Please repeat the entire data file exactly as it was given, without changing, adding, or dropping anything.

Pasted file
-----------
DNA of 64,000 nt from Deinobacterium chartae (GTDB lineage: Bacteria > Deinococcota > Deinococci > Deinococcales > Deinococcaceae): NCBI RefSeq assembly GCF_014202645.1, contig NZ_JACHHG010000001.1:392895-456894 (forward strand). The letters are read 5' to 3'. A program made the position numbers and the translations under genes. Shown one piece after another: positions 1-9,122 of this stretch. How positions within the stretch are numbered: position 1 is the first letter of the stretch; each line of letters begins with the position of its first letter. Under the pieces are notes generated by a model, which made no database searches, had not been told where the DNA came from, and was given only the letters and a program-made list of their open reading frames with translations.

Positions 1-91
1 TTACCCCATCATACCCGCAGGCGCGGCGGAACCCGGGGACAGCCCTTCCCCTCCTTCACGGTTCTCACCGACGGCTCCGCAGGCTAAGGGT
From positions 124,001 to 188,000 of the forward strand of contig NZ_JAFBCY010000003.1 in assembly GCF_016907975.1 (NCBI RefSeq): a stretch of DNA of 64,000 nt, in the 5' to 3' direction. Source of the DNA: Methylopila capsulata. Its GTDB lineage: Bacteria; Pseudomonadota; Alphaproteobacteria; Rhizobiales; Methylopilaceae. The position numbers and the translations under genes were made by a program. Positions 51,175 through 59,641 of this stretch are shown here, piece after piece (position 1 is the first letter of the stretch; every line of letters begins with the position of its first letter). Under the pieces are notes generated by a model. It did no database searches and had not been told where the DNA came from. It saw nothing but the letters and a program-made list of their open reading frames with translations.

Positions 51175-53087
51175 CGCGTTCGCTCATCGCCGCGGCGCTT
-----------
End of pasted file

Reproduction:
DNA of 64,000 nt from Deinobacterium chartae (GTDB lineage: Bacteria > Deinococcota > Deinococci > Deinococcales > Deinococcaceae): NCBI RefSeq assembly GCF_014202645.1, contig NZ_JACHHG010000001.1:392895-456894 (forward strand). The letters are read 5' to 3'. A program made the position numbers and the translations under genes. Shown one piece after another: positions 1-9,122 of this stretch. How positions within the stretch are numbered: position 1 is the first letter of the stretch; each line of letters begins with the position of its first letter. Under the pieces are notes generated by a model, which made no database searches, had not been told where the DNA came from, and was given only the letters and a program-made list of their open reading frames with translations.

Positions 1-91
1 TTACCCCATCATACCCGCAGGCGCGGCGGAACCCGGGGACAGCCCTTCCCCTCCTTCACGGTTCTCACCGACGGCTCCGCAGGCTAAGGGT
From positions 124,001 to 188,000 of the forward strand of contig NZ_JAFBCY010000003.1 in assembly GCF_016907975.1 (NCBI RefSeq): a stretch of DNA of 64,000 nt, in the 5' to 3' direction. Source of the DNA: Methylopila capsulata. Its GTDB lineage: Bacteria; Pseudomonadota; Alphaproteobacteria; Rhizobiales; Methylopilaceae. The position numbers and the translations under genes were made by a program. Positions 51,175 through 59,641 of this stretch are shown here, piece after piece (position 1 is the first letter of the stretch; every line of letters begins with the position of its first letter). Under the pieces are notes generated by a model. It did no database searches and had not been told where the DNA came from. It saw nothing but the letters and a program-made list of their open reading frames with translations.

Positions 51175-53087
51175 CGCGTTCGCTCATCGCCGCGGCGCTT